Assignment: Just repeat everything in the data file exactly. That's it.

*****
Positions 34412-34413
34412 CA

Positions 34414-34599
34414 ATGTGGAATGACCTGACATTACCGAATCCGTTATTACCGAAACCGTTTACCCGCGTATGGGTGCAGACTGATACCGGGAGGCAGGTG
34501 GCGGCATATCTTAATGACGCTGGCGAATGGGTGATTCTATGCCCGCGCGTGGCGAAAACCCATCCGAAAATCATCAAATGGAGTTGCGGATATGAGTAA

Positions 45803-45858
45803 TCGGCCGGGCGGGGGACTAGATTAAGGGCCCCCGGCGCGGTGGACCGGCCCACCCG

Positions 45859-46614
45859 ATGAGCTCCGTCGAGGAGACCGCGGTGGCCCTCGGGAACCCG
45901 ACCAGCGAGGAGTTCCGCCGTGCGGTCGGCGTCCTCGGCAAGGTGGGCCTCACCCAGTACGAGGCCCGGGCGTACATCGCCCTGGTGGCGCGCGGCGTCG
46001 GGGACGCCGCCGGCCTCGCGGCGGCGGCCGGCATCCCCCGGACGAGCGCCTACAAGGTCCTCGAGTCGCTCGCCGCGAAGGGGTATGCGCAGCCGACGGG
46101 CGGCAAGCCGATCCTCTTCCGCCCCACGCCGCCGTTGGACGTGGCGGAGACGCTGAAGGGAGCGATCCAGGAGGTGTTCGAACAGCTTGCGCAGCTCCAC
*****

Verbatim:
Positions 34412-34413
34412 CA

Positions 34414-34599
34414 ATGTGGAATGACCTGACATTACCGAATCCGTTATTACCGAAACCGTTTACCCGCGTATGGGTGCAGACTGATACCGGGAGGCAGGTG
34501 GCGGCATATCTTAATGACGCTGGCGAATGGGTGATTCTATGCCCGCGCGTGGCGAAAACCCATCCGAAAATCATCAAATGGAGTTGCGGATATGAGTAA

Positions 45803-45858
45803 TCGGCCGGGCGGGGGACTAGATTAAGGGCCCCCGGCGCGGTGGACCGGCCCACCCG

Positions 45859-46614
45859 ATGAGCTCCGTCGAGGAGACCGCGGTGGCCCTCGGGAACCCG
45901 ACCAGCGAGGAGTTCCGCCGTGCGGTCGGCGTCCTCGGCAAGGTGGGCCTCACCCAGTACGAGGCCCGGGCGTACATCGCCCTGGTGGCGCGCGGCGTCG
46001 GGGACGCCGCCGGCCTCGCGGCGGCGGCCGGCATCCCCCGGACGAGCGCCTACAAGGTCCTCGAGTCGCTCGCCGCGAAGGGGTATGCGCAGCCGACGGG
46101 CGGCAAGCCGATCCTCTTCCGCCCCACGCCGCCGTTGGACGTGGCGGAGACGCTGAAGGGAGCGATCCAGGAGGTGTTCGAACAGCTTGCGCAGCTCCAC